The not-for-profit organization XPRIZE Foundation and communications giant Qualcomm launched the Qualcomm Tricorder XPRIZE Competition in 2012, challenging anyone or any team to develop a practical, lightweight, mobile, real-world version of Star Trek's fictional Tricorder that everyday people could use at home, without the presence of a doctor or health care provider, to evaluate health issues.
Star Trek: Voyager: "Please state the nature of the medical emergency," which proved quite fitting for the event. Picardo then introduced Peter Diamandis, the founder of XPRIZE, who called the ceremony "the culmination of five years of work" that began at CES 2012, when the competition was announced. Diamandis related that April 12 is a momentous date, the anniversary of Yuri Gagarin's first manned space flight. The first space shuttle launch took place on April 12 in 1981. "And," he noted, "today we add another with Tricorder XPRIZE."
And then it was time announce the winners and their prizes:
StarTrek.com spoke to Dr. Harris in New York City the day before the Hollywood event, when he, executives from Qualcomm and XPRIZE, Robert Picardo and Dr. Chung-Kang Peng of Dynamical Biomarkers Group teamed up to ring the NASDAQ opening bell. He proudly showed off Final Frontier's entry, which is called DxtER. That's a mashup of Dx, which is medical lingo for diagnosis, T for Tricorder and ER for Dr. Harris' line of work. DxtER is an artificial intelligence-based engine that learns to diagnose medical conditions by integrating learnings from clinical emergency medicine with data analysis from actual patients. DxtER includes a group of non-invasive sensors that are designed to collect data about vital signs, body chemistry and biological functions. This information is then synthesized in the device's diagnostic engine to make a quick and accurate assessment.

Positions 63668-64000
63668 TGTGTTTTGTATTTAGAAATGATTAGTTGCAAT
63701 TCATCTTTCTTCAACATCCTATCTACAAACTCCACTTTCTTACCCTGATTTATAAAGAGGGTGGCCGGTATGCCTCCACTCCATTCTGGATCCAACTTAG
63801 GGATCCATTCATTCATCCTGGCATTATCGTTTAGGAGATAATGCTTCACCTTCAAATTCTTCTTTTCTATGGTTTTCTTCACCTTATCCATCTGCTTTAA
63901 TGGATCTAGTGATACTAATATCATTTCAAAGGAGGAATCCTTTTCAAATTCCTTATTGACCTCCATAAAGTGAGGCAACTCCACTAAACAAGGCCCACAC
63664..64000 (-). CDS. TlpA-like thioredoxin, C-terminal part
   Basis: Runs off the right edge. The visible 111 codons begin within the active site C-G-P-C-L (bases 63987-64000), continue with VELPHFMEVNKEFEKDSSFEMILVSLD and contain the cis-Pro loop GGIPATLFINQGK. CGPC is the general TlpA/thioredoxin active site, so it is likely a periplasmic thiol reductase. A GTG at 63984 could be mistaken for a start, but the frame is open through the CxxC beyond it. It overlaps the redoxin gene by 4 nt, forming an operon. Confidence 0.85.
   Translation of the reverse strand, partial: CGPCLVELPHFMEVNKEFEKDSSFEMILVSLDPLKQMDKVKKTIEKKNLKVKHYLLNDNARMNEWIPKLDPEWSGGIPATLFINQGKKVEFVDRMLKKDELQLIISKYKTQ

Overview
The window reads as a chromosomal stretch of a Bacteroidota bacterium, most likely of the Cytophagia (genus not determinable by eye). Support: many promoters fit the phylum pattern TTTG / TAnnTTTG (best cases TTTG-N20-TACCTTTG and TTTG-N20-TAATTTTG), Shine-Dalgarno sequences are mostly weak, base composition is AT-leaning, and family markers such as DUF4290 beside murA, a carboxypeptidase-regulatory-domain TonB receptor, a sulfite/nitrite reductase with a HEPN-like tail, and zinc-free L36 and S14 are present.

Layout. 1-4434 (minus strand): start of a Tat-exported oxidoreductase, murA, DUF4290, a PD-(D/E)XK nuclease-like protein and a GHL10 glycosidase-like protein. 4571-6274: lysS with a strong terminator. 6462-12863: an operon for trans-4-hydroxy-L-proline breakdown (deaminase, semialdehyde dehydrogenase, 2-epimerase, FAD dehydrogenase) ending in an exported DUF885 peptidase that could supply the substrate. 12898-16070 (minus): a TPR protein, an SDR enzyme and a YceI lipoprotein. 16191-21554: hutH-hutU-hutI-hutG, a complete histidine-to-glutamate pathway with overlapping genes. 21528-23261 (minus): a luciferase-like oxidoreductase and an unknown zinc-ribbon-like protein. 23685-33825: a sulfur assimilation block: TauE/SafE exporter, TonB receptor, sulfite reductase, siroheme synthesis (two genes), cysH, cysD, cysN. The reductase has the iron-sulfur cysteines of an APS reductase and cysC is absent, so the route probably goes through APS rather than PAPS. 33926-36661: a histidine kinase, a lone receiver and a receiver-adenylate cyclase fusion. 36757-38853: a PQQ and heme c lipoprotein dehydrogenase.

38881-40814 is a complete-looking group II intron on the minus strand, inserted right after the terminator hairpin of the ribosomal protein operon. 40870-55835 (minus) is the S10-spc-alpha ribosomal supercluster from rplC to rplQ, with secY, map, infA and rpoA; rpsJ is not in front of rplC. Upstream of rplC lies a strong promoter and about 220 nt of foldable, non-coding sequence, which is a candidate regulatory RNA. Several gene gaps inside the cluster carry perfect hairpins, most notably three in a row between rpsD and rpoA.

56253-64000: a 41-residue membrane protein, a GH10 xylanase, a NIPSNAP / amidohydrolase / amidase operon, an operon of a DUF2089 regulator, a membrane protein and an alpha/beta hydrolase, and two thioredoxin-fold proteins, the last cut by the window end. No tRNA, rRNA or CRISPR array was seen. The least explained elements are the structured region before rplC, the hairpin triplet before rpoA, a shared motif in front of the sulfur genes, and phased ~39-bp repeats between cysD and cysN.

Other details of note from the awards presentation:
Award-winning documentarian Morgan Spurlock was on hand with a camera crew. He went on stage to reveal that he's shooting a documentary about the competition and resulting devices.
XPRIZE also announced the continued support and involvement of the FDA and clinical testing assistance with UCSD, through 2020. Qualcomm announced an additional $2.5 million grant to UCSD to help support continued clinical trials to improve the Tricorder technology and noted that funds not disbursed to winning teams would be utilized for further development and initiating testing of the technology in real-world situations at a hospital in Mozambique. A final announcement came with the word that the Roddenberry Foundation would provide an additional grant of $1.6 million to fund the testing in Mozambique.
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